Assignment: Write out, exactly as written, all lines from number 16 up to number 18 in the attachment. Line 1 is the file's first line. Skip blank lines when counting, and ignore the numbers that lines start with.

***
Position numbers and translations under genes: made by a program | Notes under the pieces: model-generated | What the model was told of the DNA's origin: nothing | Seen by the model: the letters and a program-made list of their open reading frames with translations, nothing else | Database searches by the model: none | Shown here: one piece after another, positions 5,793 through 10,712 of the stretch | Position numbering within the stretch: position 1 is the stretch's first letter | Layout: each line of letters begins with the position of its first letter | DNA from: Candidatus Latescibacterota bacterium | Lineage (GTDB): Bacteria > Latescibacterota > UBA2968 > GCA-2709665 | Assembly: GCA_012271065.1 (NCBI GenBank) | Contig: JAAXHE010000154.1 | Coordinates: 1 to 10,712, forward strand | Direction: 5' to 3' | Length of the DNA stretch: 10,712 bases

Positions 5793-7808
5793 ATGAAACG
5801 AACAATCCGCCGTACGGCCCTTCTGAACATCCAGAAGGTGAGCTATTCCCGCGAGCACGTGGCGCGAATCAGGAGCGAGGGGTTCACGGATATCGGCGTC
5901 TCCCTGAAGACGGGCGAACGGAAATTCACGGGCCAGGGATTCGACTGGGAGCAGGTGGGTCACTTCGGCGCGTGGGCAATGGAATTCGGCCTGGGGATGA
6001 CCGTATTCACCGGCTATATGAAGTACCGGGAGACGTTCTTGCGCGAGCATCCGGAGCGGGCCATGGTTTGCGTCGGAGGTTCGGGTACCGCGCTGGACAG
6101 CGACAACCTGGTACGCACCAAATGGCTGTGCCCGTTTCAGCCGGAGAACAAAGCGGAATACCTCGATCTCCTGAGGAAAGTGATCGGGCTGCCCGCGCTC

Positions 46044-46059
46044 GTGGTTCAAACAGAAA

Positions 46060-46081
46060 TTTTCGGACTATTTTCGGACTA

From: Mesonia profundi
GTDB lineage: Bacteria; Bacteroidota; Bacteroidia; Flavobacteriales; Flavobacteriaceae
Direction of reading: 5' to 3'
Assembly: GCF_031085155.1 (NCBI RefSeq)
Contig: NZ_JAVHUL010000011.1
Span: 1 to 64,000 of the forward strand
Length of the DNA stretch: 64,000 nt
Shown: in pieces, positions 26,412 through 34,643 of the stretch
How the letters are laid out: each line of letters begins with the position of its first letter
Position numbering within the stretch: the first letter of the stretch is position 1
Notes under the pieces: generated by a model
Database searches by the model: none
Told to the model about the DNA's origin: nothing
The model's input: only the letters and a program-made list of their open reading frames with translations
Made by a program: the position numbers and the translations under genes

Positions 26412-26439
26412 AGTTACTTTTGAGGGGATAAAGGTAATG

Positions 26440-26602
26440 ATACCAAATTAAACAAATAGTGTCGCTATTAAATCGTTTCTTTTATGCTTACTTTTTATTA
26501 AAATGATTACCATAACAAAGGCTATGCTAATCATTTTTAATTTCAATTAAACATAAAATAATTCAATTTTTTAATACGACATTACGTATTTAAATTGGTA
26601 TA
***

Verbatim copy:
Contig: NZ_JAVHUL010000011.1
Span: 1 to 64,000 of the forward strand
Length of the DNA stretch: 64,000 nt